What is Moxibustion?

Moxibustion is a Chinese medical practice of applying a healing herb to specific acupuncture points throughout the body. Moxibustion is commonly shortened to “Moxa.” Moxa is a fluffy cotton like substance that comes from the pulverized leaveartemesia vulgariss and stems of the Mugwort plant (Artemisia Vulgaris). Moxa contains protein, sodium, potassium, calcium, iron, magnesium, adenine, choline, and vitamins A, B, C and D. When the moxa is burned on the acupuncture points, these vitamins and minerals are released into the bloodstream. Moxa is the most readily available combustible that does not flame.

Because this procedure may seem like an odd practice to those of us raised in the West, it is important to understand why we use Moxa. While many people have heard of acupuncture, most are not yet familiar with moxibustion, and the thought of being “burned” may seem barbaric. However, acupuncture and moxibustion complement each other to form one mode of therapy. In Japanese, the single word Shinkyu is used to describe acupuncture and moxibustion together. Shinkyu is translated as “Two strands of fiber that make up the same rope.”

How is Moxa Used?

In Sei Tai Shinpo we utilize a technique called “thread or rice grain moxa.” Before we start the treatment the practitioner will have pre-rolled the moxa into tiny strings. The practitioner will select a thread and from this thread they will pinch off a piece of moxa about half the size of a grain of rice. The practitioner will then place the moxa on the pre-determined acupuncture point. A Japanese oil called Shiunko Oil is placed on the skin surface. The oil acts as a barrier to the skin to prevent scarring and blisters. The oil also has healing herbs that are released into the bloodstream when the moxa is burned. The moxa is then placed on top of the Shiunko oil and lit with an incense stick. With a skilled practitioner you should feel only a light heat sensation that will quickly dissipate.

Japanese and Chinese acupuncture treatment protocols will utilize different types and different qualities of moxa. In Sei Tai Shinpo, we use a Japanese moxa which is a highly refined moxa, utilizing only the hairs on the bottom of the leaf of the Mugwort plant. This moxa is a lighter color than Chinese moxa and is easier to regulate the temperature so it will not burn as hot.

After a moxa treatment you can notice a lessening of tense areas and an overall feeling of relaxation and wellbeing.

How Does Moxa Change the Blood Chemistry?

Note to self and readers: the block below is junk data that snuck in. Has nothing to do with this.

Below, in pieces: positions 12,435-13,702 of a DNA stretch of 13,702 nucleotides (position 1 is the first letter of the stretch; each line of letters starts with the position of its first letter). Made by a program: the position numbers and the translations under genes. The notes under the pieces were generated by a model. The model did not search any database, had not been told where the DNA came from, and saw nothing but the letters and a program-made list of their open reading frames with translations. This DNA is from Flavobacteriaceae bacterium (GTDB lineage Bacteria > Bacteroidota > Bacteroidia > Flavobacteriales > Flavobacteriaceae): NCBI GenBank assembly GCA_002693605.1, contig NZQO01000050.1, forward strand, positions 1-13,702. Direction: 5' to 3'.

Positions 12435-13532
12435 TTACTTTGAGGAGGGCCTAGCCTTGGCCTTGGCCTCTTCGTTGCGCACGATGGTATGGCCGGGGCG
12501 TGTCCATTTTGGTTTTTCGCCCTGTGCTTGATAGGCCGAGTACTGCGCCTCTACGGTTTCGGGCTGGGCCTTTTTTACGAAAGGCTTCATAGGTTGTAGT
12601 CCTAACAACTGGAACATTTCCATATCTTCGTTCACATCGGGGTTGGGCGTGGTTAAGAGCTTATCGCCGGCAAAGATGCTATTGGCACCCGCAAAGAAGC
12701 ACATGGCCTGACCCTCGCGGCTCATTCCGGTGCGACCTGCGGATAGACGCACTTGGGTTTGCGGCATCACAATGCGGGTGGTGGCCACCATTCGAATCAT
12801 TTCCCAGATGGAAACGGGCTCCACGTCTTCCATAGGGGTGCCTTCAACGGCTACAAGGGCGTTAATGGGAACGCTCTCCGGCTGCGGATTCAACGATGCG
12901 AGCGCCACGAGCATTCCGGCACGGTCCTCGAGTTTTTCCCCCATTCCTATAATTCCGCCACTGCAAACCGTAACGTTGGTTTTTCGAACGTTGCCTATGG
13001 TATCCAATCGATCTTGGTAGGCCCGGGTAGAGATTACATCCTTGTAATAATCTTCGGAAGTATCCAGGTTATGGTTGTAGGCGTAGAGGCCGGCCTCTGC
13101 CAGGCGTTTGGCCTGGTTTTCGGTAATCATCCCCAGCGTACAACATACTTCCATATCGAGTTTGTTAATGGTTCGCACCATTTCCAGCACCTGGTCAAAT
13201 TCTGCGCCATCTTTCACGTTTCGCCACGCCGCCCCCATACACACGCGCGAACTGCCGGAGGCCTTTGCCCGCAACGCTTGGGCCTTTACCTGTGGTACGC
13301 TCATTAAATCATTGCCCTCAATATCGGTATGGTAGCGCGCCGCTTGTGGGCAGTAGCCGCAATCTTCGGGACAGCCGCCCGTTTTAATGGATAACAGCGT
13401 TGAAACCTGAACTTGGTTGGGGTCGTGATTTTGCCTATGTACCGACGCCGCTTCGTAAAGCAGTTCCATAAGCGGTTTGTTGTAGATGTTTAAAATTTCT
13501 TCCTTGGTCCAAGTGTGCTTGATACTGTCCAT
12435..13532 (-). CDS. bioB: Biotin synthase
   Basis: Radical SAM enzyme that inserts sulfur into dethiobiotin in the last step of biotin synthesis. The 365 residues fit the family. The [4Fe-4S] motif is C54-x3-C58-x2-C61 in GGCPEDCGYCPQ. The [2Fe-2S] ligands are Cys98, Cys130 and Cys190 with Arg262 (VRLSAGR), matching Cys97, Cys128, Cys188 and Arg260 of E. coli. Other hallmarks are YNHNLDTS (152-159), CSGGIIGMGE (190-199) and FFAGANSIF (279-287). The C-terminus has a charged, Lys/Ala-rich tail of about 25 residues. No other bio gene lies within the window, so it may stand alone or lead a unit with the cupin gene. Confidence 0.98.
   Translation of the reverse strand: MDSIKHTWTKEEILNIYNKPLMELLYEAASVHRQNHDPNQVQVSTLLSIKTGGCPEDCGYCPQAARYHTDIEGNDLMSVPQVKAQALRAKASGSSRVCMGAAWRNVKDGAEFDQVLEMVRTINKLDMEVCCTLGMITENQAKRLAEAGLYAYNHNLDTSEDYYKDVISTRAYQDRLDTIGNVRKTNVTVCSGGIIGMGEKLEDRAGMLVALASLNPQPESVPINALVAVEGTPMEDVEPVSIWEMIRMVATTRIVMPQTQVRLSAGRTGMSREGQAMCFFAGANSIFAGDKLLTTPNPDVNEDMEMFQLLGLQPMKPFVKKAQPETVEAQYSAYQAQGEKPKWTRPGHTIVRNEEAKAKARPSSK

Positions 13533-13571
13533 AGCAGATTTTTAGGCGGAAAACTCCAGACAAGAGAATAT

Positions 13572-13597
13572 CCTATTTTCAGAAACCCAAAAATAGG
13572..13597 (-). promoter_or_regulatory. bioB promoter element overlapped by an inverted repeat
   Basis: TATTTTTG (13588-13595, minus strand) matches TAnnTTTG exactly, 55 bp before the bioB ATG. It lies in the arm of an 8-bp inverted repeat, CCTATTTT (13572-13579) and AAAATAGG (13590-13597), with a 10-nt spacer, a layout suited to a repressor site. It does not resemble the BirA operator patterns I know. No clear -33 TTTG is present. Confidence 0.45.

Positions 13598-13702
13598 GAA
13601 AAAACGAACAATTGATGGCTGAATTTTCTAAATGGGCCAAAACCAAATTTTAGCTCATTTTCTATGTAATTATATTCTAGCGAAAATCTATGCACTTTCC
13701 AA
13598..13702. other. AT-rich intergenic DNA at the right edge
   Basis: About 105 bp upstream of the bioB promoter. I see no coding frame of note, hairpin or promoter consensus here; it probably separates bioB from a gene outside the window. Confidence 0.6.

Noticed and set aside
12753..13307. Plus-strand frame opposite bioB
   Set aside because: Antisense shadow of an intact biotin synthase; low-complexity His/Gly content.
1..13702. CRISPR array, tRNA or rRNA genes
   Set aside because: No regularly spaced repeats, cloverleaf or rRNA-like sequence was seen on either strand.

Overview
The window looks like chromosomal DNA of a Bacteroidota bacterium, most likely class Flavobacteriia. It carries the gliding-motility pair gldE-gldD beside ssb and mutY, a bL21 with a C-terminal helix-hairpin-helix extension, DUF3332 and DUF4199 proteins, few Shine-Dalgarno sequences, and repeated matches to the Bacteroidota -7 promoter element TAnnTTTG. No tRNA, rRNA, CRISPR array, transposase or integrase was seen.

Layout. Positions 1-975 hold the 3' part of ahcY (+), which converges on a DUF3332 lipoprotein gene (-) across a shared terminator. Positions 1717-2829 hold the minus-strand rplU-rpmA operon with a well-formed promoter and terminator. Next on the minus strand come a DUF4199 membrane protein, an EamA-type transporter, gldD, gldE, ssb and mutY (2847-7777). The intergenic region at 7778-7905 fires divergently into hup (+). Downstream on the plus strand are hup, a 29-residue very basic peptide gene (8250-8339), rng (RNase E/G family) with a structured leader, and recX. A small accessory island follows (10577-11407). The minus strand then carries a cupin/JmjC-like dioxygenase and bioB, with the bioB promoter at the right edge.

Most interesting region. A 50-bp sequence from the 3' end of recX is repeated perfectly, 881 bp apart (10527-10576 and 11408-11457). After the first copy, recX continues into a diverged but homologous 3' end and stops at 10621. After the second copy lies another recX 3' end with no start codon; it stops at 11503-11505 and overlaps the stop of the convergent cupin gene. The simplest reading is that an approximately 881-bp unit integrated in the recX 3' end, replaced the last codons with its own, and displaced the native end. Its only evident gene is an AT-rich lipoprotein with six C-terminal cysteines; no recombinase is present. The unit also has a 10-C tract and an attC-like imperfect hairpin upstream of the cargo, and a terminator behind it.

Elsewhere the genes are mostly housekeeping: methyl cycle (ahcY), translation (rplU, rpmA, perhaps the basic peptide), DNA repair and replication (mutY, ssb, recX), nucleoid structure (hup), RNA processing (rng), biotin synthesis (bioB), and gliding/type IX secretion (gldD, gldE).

White blood cells counts increase immediately after a moxa treatment, and reach their peak 8 hours after the treatment. The levels will decline slightly, but will maintain the elevated effect for up to five days after the treatment.
Phagocytosis of white blood cells increases and reaches its peak 2-3 days after the treatment.
Red blood cells and hemoglobin increase. Subjects who had a ratio of 78% before moxa treatment, steadily increased their ratio to 90% in eight weeks.

  • Sediment rate of red blood cells increases.
  • Platelet count increases.
  • Blood sugar increases. Important for diabetics: blood sugar becomes maximum level after 30 minutes, and returns to normal level in 24 hours.
  • Blood serum increases which will increases muscular strength and endurance.
  • Serum compliments increase.
  • The capacity to produce antibodies increase.

Seitai Shinpo is a modern system of acupuncture developed by Dr. Daiichi Sorimachi in Japan in the 1970’s. He was the first to discover that internal organ systems could be balanced through alignment of the spine with acupuncture and moxibustion (moxa).

History of Moxibustion

In China there is evidence that the application of heat as a form of treatment has been used for over 10,000 years. It originated in the northern regions of China where it was known that exposure (attack) by pernicious wind cold was theLikan_Bamboo_and_Rocks source of most disease at the time. Skilled application of moxa on specific acupuncture points was used to maintain health and wellbeing within those isolated wilderness camps.

Moxa was introduced to Japan more than 1,000 years ago, and began to gain popularity a few hundred years later when Buddhist monks started practicing moxa among the common people. In rural areas of China, moxa practitioners often traveled from community to community treating people with moxa alone. Many people would do moxa on themselves and their family members at home to prevent and treat illnesses.

Source: Mizutani Junji, R.AC. North American Journal of Oriental
Medicine, Practical Moxibustion Therapy. Vancouver, BC., 2005.

General Effects of Moxa on the Body

Most people will feel a lessening of tension

and an overall feeling of relaxation

after a treatment with moxa.

Moxa helps maintain homeostasis.

Strengthens resistance to disease.

Decreases pain.

Improves sleep.

Restores appetite.

General wellbeing is improved.

Regulates bowel movements.

Improves circulation.

Improves mobility.

Softens hardened tissues.

Reduces inflammation.

Improves hormonal secretions.

Increases cytokines, which are essential for cellular metabolism.

Increases energy.

Activates the parasympathetic nervous system (relax response.)

Strengthens adrenal glands ( which get depleted in chronic stress situations.)

Helps regulate blood sugar levels.

And much more…….